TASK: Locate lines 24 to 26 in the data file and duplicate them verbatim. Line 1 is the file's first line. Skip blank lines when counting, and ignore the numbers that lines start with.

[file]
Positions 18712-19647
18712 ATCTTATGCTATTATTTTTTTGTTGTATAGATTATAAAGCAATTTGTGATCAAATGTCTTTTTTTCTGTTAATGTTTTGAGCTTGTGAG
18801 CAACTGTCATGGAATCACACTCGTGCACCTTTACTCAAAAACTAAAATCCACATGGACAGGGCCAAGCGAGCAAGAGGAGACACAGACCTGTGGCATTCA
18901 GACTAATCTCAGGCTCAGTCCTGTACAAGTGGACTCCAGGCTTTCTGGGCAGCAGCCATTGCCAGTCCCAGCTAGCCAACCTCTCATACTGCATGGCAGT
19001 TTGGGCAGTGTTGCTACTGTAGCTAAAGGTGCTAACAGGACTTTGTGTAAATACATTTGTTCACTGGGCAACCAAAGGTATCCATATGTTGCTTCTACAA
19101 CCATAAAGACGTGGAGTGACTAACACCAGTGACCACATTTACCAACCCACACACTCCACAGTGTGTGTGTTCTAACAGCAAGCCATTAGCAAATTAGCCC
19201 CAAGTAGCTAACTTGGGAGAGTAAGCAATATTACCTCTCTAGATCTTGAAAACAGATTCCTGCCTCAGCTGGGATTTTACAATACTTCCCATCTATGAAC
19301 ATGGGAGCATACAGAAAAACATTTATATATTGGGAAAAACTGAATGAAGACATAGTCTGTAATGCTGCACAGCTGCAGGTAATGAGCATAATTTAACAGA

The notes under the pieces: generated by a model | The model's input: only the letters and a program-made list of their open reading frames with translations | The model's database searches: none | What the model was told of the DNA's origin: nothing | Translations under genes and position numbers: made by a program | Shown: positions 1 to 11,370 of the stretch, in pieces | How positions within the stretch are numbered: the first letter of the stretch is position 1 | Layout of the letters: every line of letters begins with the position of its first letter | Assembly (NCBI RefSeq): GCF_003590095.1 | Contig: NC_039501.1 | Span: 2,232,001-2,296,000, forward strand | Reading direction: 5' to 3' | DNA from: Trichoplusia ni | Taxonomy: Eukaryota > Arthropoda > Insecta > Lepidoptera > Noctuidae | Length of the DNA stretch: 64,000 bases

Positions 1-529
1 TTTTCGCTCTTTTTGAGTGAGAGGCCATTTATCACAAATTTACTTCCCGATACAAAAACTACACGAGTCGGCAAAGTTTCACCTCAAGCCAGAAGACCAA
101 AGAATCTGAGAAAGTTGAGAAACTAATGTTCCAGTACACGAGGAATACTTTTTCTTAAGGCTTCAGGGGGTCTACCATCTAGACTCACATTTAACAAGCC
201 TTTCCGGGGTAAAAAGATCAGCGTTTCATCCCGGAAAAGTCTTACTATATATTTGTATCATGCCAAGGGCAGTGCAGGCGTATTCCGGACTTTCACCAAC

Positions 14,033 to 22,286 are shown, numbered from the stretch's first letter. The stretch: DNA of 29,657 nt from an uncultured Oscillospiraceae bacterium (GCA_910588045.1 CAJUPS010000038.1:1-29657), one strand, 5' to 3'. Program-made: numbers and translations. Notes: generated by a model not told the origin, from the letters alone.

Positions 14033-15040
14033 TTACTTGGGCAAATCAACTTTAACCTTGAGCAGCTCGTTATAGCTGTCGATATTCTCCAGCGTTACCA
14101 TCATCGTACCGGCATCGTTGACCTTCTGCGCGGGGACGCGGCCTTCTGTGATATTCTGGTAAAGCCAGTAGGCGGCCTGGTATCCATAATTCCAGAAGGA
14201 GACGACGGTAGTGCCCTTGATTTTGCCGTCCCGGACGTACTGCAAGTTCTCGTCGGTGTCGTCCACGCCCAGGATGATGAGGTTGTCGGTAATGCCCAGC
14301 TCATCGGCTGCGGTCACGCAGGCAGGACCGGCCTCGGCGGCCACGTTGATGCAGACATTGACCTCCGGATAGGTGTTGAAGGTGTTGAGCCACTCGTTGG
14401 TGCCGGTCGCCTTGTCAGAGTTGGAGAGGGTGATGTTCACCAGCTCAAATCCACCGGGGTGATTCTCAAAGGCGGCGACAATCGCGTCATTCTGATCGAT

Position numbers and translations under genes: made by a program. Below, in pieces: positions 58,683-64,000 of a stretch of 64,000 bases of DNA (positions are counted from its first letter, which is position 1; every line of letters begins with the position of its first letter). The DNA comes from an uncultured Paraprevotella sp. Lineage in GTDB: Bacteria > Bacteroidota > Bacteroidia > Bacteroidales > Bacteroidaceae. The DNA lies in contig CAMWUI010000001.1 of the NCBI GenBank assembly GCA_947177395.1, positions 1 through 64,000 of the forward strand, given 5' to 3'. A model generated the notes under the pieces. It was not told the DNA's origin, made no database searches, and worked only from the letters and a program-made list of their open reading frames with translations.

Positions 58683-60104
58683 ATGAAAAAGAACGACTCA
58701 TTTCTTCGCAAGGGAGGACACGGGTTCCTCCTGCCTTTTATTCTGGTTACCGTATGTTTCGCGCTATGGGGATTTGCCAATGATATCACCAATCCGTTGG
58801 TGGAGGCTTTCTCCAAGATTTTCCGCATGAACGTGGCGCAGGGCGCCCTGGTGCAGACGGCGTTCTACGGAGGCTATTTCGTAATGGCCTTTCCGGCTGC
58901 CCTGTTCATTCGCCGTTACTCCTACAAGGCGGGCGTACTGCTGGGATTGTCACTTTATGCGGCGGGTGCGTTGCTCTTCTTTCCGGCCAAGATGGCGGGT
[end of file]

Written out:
58701 TTTCTTCGCAAGGGAGGACACGGGTTCCTCCTGCCTTTTATTCTGGTTACCGTATGTTTCGCGCTATGGGGATTTGCCAATGATATCACCAATCCGTTGG
58801 TGGAGGCTTTCTCCAAGATTTTCCGCATGAACGTGGCGCAGGGCGCCCTGGTGCAGACGGCGTTCTACGGAGGCTATTTCGTAATGGCCTTTCCGGCTGC
58901 CCTGTTCATTCGCCGTTACTCCTACAAGGCGGGCGTACTGCTGGGATTGTCACTTTATGCGGCGGGTGCGTTGCTCTTCTTTCCGGCCAAGATGGCGGGT